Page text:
MALIBU, Calif. — Studies show there will be more plastic than fish in the world’s ocean by the year 2050.
Fashion is known as one of the most polluting industries in the world, but one local designer hopes her brand will inspire others to change that.
What You Need To Know
- Studies show there will be more plastic than fish in the world’s ocean by the year 2050
- Environmentalist and fashion designer Andrea Bernholtz has Swiminista, a swimwear made out of the recyclable bottles that often end up in the ocean
- According to the Ocean Conservancy, plastic has been found in more than 60% of all seabirds
Every day is earth day for Andrea Bernholtz, an environmentalist and fashion designer who grew up on the beach in Malibu. She recently spent the day cleaning it up with her friends and family.
Andrea co-founded the well known denim line Rock and Republic back in the day, so she’s seen firsthand how devastating the fashion industry is to the environment. Even before it was popular, Andrea explained, reducing her carbon footprint was something she’s always been cognizant of.
“We would take our damaged jeans and we would shred them, and they were used for insolation,” she said. “And we tried to be as stringent as we could about any of the pollutants and everything. I think if there’s ways we can lessen and mitigate some of the pollution, the better.”
Andrea has now taken it one step further by launching another line called Swiminista. But this time, her swimwear is made out of the recyclable bottles that often end up in the ocean. In a technical process, she explained, they shave down the plastic bottles and weave them into the material that eventually becomes the swimsuits.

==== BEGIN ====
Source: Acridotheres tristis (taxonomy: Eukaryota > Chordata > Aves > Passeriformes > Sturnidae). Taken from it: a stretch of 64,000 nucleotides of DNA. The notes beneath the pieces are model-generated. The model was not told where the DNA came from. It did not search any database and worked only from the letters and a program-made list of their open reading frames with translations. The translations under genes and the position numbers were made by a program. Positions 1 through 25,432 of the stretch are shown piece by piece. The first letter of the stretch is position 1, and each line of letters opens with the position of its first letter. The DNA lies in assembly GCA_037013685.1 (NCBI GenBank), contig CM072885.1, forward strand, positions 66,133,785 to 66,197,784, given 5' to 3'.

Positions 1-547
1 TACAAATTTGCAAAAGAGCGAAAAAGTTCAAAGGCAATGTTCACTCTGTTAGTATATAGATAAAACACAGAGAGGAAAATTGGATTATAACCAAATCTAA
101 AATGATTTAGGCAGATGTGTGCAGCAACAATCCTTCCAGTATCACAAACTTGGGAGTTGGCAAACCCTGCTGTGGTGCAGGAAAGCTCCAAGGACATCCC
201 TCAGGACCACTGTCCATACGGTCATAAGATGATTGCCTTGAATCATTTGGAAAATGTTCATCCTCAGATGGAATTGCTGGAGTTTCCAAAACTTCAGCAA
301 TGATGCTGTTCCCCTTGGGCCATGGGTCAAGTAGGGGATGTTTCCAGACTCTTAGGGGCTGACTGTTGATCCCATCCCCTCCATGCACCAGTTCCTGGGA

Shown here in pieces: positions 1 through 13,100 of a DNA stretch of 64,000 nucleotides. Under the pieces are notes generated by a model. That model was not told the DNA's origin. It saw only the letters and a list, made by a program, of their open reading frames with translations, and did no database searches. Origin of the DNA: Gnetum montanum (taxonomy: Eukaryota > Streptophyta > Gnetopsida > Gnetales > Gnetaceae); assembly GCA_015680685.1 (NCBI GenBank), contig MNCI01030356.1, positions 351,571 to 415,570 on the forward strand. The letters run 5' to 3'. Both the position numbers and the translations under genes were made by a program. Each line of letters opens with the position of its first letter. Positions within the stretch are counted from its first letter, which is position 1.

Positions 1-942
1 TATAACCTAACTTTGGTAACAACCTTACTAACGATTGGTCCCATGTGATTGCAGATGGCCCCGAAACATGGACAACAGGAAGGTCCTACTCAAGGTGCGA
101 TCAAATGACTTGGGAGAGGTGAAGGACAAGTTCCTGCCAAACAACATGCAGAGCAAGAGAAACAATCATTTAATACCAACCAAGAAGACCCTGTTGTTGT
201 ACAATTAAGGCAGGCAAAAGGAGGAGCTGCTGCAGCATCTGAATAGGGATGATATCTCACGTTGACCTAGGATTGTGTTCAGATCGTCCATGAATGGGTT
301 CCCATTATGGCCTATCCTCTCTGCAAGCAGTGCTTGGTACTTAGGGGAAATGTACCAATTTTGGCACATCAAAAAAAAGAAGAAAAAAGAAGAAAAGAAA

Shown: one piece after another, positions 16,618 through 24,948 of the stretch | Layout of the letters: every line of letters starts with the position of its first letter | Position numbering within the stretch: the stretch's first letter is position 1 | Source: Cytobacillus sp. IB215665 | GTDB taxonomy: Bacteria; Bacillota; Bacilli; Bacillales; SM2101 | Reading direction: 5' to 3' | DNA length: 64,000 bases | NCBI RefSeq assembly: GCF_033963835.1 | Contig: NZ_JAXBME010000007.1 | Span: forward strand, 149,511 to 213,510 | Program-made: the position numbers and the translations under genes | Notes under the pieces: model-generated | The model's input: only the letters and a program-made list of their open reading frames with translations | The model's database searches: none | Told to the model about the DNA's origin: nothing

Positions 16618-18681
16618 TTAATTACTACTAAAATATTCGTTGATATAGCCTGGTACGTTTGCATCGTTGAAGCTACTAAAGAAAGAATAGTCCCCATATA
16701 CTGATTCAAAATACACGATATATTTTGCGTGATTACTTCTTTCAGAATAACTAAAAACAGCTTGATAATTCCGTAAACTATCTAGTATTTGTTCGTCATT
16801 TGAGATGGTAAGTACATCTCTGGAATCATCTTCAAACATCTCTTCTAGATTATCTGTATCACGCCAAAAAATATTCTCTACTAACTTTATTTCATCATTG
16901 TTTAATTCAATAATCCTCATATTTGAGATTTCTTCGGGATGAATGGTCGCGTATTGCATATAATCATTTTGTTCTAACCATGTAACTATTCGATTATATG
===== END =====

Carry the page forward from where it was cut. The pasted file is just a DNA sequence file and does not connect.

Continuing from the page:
But Andrea isn’t just making a difference today. She intends on passing these lessons to the next generation as well. Her 9-year-old daughter Barrett already knows she wants to be a marine biologist and can’t leave the house for a walk without her trash grabber.
“Our beaches, they don’t deserve this and especially the animals and so I really hope we make a difference, I think one person can,” Barrett said.
And she is right, according to the Ocean Conservancy. Plastic, such as straws, has been found in more than 60% of all seabirds. Oceana, one of the largest ocean advocacy groups in the world, says the amount of plastic dumped into the ocean every minute equates to 17.6 billion pounds of plastic every year.
It’s shocking to Barrett’s best friend Lorelai to see in real time.
“Beaches really don’t deserve how they’ve been treated,” said Lorelai. “We literally have found almost five pieces of trash, which is kind of concerning to me.”
It’s why, even at home, Andrea makes sure they use eco-friendly deodorant, dental floss, laundry detergent, and paper towels. She hopes to lessen their footprint in any way possible.
“I’m hoping that this brings some awareness that it’s cool to be clean.”